Visiting the hospital, I stopped by a bed and asked the woman how she was feeling.
'It's a braw bricht moonlit nicht the noo,' she said.
I nodded sagely and moved on. The chap in the next bed smiled . I enquired after his health.
'Wee slickit tim'rous cowerin' beastie,' he said. 'A man's a man for aw that.'
Hmm, I thought.
Then I realised. It was the Burns Unit.
The Scots have some dire things to answer for - the Crankees, the word 'Hootenanny' and obviously Rab C Nesbitt (I don't include the deep-fried Mars Bar here, as they're rather good) - but they've brought us good things too: I've no complaints about whiskey or haggis, I like the accent and I'm a fan of Annie Lennox.
But the best thing the Scots ever did was to have a national holiday celebrating a poet!!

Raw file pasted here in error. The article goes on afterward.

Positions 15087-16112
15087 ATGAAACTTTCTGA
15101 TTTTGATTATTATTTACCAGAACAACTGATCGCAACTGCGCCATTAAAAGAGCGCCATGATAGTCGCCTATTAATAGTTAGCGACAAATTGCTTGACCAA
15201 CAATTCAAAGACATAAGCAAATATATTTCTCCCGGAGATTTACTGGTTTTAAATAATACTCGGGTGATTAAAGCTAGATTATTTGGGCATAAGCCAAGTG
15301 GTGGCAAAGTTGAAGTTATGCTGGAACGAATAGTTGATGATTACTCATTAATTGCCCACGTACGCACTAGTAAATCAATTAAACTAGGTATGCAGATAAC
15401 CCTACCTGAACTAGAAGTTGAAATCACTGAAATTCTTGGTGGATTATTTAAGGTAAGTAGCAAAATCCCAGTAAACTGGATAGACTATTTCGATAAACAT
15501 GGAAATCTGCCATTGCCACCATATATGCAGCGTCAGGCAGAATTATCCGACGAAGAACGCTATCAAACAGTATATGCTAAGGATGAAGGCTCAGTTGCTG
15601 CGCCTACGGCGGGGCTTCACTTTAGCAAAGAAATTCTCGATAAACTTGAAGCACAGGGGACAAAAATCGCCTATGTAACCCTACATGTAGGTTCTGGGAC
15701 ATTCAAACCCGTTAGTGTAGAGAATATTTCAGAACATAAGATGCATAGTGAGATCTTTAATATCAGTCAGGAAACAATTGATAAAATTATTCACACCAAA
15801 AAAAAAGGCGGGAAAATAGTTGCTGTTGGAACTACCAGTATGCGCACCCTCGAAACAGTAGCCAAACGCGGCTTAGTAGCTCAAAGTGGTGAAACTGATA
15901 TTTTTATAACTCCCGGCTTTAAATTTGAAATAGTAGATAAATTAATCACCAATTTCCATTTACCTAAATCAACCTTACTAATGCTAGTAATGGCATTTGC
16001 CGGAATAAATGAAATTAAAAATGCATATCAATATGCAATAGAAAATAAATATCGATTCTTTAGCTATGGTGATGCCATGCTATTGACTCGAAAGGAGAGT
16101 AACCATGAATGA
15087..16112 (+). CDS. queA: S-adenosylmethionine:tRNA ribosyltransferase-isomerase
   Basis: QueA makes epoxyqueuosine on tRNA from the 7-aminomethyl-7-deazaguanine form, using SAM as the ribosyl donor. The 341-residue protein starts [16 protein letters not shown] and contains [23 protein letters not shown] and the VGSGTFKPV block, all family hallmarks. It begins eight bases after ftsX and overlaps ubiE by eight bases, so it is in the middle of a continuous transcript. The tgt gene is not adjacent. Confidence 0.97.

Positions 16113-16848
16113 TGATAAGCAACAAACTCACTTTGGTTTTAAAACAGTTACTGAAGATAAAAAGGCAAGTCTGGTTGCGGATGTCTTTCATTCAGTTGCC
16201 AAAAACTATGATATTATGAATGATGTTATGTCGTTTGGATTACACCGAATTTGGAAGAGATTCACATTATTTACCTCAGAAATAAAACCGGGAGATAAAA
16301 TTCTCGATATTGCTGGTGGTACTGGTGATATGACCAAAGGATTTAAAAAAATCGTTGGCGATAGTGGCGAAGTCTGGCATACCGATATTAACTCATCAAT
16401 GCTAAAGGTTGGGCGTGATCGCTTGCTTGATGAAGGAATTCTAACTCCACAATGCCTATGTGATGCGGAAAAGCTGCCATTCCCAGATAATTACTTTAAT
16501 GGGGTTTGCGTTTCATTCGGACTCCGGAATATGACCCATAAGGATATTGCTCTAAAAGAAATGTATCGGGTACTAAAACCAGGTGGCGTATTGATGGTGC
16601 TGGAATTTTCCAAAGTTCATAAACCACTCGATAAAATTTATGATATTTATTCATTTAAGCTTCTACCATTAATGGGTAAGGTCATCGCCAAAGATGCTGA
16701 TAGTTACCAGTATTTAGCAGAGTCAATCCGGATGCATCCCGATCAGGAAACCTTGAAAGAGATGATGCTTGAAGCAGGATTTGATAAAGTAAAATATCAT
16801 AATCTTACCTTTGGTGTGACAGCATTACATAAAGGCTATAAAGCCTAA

Not been to a Burns Night? You imagine a mysterious event shrouded in the skirl of the pipes, the swirl of tartan, the swill of 'the water of life'. It is all of this - but more. It's all about Burns. A poet. OK we're easily frighted by the daelect. But he's worth pursuing. And anyway that's not the point. He's a poet. And he isn't shut up in the back room of a pub, missed off arts listing pages, considered an embarrassement, of no value. No - he's a Poet! His words are celebrated. Even at the moment you bring out the steaming pile of offal that is the 'Great Chieftan o' the puddin-race' there is a pause for 'To a Haggis' (the poem the line 'Devil take the hindmost' is from). Fantastic.
Hurrah for the Scots! and hurrah for Haggis! and hurrah for my hurdies* which really are like a distant hill now.
Happy Burns Night everyone!